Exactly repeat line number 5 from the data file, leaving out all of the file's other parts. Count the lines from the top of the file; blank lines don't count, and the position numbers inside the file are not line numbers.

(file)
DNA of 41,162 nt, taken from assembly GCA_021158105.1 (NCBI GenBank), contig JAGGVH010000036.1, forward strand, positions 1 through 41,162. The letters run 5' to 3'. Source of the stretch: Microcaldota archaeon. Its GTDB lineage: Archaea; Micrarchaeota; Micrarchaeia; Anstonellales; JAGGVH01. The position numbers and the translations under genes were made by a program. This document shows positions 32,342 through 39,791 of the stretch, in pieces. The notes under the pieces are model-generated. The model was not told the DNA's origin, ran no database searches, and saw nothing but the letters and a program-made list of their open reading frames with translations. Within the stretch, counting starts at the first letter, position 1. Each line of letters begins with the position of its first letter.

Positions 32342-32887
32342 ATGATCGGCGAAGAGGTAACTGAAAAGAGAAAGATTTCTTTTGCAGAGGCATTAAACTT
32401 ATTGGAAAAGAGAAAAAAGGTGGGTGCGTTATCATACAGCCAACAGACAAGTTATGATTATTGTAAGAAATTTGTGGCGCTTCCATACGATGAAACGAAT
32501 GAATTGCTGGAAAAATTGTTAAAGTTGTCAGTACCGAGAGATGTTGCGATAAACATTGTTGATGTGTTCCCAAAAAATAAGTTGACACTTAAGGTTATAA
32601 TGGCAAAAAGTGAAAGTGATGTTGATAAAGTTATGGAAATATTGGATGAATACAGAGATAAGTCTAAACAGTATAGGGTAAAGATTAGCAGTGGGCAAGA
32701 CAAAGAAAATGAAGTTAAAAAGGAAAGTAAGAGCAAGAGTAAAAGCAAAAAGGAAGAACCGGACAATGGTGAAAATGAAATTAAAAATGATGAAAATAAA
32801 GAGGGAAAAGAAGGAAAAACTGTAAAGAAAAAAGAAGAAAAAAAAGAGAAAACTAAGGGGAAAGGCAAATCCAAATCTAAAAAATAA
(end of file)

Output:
32501 GAATTGCTGGAAAAATTGTTAAAGTTGTCAGTACCGAGAGATGTTGCGATAAACATTGTTGATGTGTTCCCAAAAAATAAGTTGACACTTAAGGTTATAA